They are off and running. OK, running might be a bit of a stretch, but the candidates are lurching into the municipal election as the “War of the Signs” has been declared. Like weeds growing in a garden they will spread.
Humanity has made real progress in the last hundred years when it comes to the sciences, medicine and computing. However, when it comes to how we deal with each other, mental health and politics, not so much. This is a little surprising when you think of the number of people our universities pump out with degrees in political science, social science, the arts and the humanities. Makes you wonder what they really learned and what they are all doing now.
Our municipal politics are based on ancient rituals hundreds of years old that really are out of date and often totally inefficient. They really do need a little rethinking. I don’t have a degree in politics or anything remotely close to it, so this is my own version of civic politics 101.
We get to vote for a mayor and city council based on their personality, popularity, experience and what is loosely called their platform of ideas. Sometimes it’s not a lot to go on but it’s all we got. They do have a couple open debates but only a tiny percentage of the electorate attend or get to see them. They also answer a few questions for the various news media outlets.
The information the average citizen uses to decide on who to vote for is at best minimal and if 50 per cent of the people eligible to vote actually get out and do it, that’s doing well. Also, I would be interested to know what percentage of the people living in an area even make it onto the voters list.
The way things work now, our elected representatives have committee and council meetings where they talk about, debate and vote on policy or things they would like to see the city do. They then direct those wishes to administration, which may or may not agree.
The position of mayor is interesting because it is a full-time job and in theory the mayor is the head of the city. I know it sounds a little kinky, but the mayor gets to wear a chain of office and is sometimes referred to as his or her worship. It sounds like the prelude to a human sacrifice and I am sure some mayors would agree because they get blamed for everything but actually have little power. They get to chair the meetings but until a bylaw change last week, they only got to vote if the council was deadlocked. That has since changed so we will have to see how it works out.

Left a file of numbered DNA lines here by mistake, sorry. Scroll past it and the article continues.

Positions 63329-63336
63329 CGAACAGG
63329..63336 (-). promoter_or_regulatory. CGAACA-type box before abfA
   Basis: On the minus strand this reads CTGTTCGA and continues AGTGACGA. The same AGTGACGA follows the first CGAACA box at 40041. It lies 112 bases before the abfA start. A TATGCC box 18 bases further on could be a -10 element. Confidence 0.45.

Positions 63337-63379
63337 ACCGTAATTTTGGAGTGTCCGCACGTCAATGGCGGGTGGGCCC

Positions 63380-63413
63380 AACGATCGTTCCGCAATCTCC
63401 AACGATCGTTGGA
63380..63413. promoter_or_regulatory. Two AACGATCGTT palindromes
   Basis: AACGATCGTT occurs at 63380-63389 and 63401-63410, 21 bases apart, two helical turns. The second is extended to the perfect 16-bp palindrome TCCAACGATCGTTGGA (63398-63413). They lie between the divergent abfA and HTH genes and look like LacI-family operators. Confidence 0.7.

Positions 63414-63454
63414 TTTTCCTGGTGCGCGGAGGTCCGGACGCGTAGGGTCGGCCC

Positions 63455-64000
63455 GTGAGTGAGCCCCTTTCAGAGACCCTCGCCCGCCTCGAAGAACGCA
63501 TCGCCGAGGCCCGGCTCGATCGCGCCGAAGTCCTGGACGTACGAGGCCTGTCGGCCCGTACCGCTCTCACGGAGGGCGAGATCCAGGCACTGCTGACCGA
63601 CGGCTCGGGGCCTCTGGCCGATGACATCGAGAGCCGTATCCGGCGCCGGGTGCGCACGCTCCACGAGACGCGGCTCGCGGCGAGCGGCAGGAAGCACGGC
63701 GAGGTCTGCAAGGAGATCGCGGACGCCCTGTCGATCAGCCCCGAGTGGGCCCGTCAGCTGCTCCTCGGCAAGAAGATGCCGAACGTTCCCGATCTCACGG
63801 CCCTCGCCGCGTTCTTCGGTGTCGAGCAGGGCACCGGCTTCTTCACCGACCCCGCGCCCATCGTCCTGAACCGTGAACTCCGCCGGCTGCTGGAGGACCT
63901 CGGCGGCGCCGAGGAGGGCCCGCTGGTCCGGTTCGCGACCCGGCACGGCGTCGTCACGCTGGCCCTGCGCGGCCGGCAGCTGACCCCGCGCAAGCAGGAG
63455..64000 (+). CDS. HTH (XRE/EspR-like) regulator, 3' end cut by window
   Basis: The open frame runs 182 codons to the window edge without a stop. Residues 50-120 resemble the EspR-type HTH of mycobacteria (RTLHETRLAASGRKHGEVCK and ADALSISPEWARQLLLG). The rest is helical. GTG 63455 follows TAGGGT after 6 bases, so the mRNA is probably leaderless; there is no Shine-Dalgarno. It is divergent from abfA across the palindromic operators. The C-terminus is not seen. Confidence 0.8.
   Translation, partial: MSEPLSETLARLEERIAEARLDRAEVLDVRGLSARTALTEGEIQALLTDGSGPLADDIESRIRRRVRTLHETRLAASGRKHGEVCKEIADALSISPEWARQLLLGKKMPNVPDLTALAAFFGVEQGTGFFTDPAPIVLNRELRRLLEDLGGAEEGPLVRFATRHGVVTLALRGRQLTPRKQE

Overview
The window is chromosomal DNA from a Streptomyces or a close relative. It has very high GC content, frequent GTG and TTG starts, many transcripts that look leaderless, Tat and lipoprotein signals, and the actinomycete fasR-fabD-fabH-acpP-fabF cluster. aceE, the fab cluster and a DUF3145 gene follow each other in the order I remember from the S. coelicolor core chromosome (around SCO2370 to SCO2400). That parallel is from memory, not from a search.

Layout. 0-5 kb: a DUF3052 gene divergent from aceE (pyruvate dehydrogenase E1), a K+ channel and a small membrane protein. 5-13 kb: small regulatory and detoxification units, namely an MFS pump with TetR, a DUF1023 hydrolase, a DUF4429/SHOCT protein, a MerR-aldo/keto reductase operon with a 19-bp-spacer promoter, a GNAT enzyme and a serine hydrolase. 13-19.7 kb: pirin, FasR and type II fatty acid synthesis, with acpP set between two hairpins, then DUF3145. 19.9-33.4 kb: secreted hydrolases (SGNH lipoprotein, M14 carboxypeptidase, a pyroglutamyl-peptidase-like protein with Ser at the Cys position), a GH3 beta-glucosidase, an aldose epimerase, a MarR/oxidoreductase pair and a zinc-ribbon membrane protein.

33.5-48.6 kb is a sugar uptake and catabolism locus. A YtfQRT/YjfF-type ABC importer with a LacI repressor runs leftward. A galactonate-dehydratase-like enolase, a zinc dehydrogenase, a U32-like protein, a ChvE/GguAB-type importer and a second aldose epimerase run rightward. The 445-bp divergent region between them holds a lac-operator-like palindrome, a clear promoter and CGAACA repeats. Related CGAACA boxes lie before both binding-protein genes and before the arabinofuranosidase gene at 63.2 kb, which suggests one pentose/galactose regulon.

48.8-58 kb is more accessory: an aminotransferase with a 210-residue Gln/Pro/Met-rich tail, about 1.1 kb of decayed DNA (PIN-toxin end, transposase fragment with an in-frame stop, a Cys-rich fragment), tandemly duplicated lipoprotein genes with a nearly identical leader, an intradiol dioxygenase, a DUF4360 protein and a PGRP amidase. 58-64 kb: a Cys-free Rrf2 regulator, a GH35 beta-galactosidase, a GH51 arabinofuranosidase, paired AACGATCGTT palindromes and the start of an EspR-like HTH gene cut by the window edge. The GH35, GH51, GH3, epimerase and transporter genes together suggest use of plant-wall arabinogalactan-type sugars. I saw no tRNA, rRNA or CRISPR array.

The mayor is the contact between city council and the administrator. If you have ever been to a council meeting, a councillor will ask a question of the mayor, who will direct it to the administrator, who will ask a department head, who then answers the question or says, “I will get back to you on that.”
City councilors don’t even speak directly to city administration and city employees. The only person they have control over hiring or firing is the city administrator who oversees all the other employees and that’s the person who has a lot of power.
The mayor has a whole lot social chores. Shaking hands, greeting visitors, going to functions and, of course, ribbon cutting. He or she can also help set the tone for council meetings and they have a degree of moral authority, if they chose to exercise it.
If the mayor, city council and administration all get along, things work relatively smoothly but if they don’t, it can get pretty nasty. Past administrations have thwarted the wishes of the elected officials and at times they did things that the mayor and council never approved of. That was in the past. We have a new city administration and will soon have a new mayor and council, so let’s keep our fingers crossed for a brighter future, even if our voting system does need a bit of an overhaul.